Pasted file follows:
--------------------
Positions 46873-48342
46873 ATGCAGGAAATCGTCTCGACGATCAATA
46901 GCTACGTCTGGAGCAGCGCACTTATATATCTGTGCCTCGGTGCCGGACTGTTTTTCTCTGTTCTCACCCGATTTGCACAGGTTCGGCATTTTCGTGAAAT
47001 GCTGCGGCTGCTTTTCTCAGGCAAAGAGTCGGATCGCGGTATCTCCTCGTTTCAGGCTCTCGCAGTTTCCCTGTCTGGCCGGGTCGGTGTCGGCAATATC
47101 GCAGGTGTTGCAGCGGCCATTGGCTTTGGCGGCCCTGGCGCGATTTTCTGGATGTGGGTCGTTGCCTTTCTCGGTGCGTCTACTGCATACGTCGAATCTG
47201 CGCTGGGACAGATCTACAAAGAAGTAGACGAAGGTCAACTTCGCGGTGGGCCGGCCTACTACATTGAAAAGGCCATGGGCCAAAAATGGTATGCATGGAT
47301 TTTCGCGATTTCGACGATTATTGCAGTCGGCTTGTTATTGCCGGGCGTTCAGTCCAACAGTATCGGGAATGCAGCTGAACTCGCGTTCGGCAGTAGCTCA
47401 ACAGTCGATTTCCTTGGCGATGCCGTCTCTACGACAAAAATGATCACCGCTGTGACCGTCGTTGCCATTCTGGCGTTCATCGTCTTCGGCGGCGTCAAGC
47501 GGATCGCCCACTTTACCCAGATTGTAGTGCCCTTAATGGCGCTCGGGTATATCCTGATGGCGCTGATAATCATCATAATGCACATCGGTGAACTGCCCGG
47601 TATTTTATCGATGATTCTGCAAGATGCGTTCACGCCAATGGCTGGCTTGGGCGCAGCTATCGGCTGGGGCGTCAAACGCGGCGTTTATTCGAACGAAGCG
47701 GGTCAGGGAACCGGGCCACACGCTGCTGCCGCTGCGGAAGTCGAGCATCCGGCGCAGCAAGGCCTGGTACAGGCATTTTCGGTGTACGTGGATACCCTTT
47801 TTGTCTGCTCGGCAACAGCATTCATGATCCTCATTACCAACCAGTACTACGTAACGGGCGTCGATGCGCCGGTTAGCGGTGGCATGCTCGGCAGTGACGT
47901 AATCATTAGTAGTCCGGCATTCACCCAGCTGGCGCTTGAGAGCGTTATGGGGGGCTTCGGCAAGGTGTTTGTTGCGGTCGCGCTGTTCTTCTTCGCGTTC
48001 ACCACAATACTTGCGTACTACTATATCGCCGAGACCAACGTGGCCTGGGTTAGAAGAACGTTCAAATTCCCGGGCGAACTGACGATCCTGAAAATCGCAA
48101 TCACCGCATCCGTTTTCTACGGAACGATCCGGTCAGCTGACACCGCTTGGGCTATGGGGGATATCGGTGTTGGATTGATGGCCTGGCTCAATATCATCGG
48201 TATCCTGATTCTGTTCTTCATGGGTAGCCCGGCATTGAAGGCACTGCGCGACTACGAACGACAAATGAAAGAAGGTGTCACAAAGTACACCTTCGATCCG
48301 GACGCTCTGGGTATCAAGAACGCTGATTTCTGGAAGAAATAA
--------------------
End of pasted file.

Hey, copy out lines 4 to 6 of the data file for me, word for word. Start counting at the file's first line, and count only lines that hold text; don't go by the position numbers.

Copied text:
47001 GCTGCGGCTGCTTTTCTCAGGCAAAGAGTCGGATCGCGGTATCTCCTCGTTTCAGGCTCTCGCAGTTTCCCTGTCTGGCCGGGTCGGTGTCGGCAATATC
47101 GCAGGTGTTGCAGCGGCCATTGGCTTTGGCGGCCCTGGCGCGATTTTCTGGATGTGGGTCGTTGCCTTTCTCGGTGCGTCTACTGCATACGTCGAATCTG
47201 CGCTGGGACAGATCTACAAAGAAGTAGACGAAGGTCAACTTCGCGGTGGGCCGGCCTACTACATTGAAAAGGCCATGGGCCAAAAATGGTATGCATGGAT